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Scrivener & the Age Old Question of Word Count... (1 Viewer)

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Yumi Koizumi

WF Veterans
Scrivener, and I imagine others, have an option to supply a target word count for the organizational hierarchy of the book.

I like this idea, as I can see visually which parts need the most work, not really to keep things at a hard limit/goal.

But I naturally am curious about what would be a good realistic target overall, which I can then cut up for my NF book's parts, sections, and chapters. The outline is huge, but many of the outer 'branches' can be combined with their siblings into a single chapter...

It is a 'How To" for a very specific job, and not a very common one. It covers things like hiring for the role, getting hired for the role, how you use psychology to work with many different personalities, the technical end of things, etc. so there are more than one green fields!

For some reason I am not thinking about cutting the book up into pieces. So I therefore would like to know what are the expectations for such a work. Are there unspoken page boundaries for topical works, and another higher one for works that get down & dirty with facts/details/instruction?

And what are your thoughts on word count vs. Page count vs. illustrations/charts vs. area of page (height & width, which the publisher decides on?)?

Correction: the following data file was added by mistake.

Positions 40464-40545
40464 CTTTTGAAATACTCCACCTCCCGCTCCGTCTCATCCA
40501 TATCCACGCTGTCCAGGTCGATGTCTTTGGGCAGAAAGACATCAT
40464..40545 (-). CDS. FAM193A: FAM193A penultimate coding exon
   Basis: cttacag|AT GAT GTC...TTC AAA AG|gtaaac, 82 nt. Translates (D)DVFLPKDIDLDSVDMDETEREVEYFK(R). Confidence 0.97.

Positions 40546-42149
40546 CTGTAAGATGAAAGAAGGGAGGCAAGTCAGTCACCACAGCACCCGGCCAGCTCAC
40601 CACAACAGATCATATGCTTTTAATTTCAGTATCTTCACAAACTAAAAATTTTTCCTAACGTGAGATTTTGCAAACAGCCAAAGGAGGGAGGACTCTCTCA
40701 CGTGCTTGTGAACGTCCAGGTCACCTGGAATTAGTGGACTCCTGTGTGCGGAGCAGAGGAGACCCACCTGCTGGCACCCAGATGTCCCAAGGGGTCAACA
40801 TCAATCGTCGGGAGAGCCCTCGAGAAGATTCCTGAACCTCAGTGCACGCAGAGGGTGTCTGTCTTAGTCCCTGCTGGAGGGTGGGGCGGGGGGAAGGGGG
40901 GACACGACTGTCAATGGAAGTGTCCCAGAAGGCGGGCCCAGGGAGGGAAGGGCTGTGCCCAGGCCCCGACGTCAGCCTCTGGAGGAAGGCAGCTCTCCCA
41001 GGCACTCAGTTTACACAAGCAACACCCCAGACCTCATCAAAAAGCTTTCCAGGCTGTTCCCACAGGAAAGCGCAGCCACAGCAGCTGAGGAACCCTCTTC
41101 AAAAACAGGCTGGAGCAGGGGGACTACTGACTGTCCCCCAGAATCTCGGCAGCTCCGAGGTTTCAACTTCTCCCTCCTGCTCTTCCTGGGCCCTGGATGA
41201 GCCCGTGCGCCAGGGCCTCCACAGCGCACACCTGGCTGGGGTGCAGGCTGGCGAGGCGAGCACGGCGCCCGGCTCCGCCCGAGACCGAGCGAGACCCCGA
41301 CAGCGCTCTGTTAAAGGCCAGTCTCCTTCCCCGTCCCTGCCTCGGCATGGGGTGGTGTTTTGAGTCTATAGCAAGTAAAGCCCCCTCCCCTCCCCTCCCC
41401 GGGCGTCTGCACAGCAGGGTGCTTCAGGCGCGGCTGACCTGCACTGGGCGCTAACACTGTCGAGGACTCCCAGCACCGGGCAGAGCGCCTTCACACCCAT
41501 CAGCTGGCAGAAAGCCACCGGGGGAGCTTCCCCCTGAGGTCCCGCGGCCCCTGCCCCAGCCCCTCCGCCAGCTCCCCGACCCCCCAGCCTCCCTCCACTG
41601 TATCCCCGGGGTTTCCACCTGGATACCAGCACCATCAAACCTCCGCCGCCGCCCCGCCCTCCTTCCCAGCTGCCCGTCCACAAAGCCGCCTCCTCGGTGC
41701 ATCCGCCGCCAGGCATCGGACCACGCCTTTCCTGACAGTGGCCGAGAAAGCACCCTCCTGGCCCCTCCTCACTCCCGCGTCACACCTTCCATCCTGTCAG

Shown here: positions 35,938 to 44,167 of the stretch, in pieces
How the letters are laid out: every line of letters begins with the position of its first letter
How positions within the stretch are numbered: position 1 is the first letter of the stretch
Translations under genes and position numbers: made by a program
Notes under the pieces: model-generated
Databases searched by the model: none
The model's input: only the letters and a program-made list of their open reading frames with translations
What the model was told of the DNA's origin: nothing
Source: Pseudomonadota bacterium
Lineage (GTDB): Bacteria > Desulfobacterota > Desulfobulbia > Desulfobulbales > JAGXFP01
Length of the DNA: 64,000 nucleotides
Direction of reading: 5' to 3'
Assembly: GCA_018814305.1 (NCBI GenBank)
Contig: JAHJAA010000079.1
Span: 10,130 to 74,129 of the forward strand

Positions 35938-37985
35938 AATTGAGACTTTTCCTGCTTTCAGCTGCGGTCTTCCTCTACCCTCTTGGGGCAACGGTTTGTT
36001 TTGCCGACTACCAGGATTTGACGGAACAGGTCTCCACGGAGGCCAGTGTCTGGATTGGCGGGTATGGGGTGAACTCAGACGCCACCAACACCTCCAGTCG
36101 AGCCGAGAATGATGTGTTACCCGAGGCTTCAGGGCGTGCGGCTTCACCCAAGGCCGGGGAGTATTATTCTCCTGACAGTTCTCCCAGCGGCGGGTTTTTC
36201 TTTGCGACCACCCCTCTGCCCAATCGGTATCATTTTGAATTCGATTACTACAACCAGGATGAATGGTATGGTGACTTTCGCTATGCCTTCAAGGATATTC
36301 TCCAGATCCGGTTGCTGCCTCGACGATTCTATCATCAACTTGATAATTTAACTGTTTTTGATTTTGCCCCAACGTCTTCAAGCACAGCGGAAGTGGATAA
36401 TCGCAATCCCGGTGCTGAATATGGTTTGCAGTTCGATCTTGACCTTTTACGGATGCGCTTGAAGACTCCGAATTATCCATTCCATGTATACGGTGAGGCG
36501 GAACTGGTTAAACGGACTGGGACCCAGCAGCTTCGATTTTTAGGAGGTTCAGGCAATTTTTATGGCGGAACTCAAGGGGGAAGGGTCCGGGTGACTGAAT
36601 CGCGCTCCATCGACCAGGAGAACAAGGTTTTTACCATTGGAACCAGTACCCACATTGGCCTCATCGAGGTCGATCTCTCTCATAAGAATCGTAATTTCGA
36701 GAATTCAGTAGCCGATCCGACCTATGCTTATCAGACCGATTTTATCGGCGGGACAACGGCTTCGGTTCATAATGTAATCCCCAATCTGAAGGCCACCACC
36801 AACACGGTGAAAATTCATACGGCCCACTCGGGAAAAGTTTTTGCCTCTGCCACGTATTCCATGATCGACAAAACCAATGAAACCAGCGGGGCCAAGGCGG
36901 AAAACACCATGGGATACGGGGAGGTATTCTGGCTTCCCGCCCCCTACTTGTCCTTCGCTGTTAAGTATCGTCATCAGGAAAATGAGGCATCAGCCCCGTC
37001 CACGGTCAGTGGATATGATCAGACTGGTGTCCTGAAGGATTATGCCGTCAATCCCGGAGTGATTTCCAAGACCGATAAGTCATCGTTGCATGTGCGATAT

There is a NF submission summary here on Waterside.com that says flat out, 70,000 words. An excerpt:

  • Proposed book length (an average book contains about 70,000 words; this size manuscript makes a 250 page book);


WF Veterans
I don't use this because you start writing to word count vs content.

I would think a better option is to know what needs to be covered in each section/chapter. Business writing (at least in the USA) brevity is king. During editing you can cull out wordy explanations and passive phrasing.

I don't think the tool would help much from what you are describing.

Creative writers use the tool for production. (I'm going to write 3500 words a day.) This always causes writer's block or I write trash that is unsalvageable.


Senior Member
70,000 words divided by 250 pages equals 280 words per page. That's about right for your basic book. If the publisher hasn't specified margins, fonts, etc., just use the default settings in Scrivener for now. You can add illustrations or charts as you go along. I like Scrivener because of the way it lets you see everything at once. I haven't done anything so technical in Scrivener yet, but I've written test procedures with illustrations in MS Word. It can't be much different. I create my manuscript the way I like for it to look page by page. My reviewers suggest their ideas to add, change, or remove. I suspect this is the way it will work between you and the publisher, should the publisher accept your proposal. You have to start with something that at least looks finished. Build it page by page, and stay within the publisher's published guidelines. You choose the rest.
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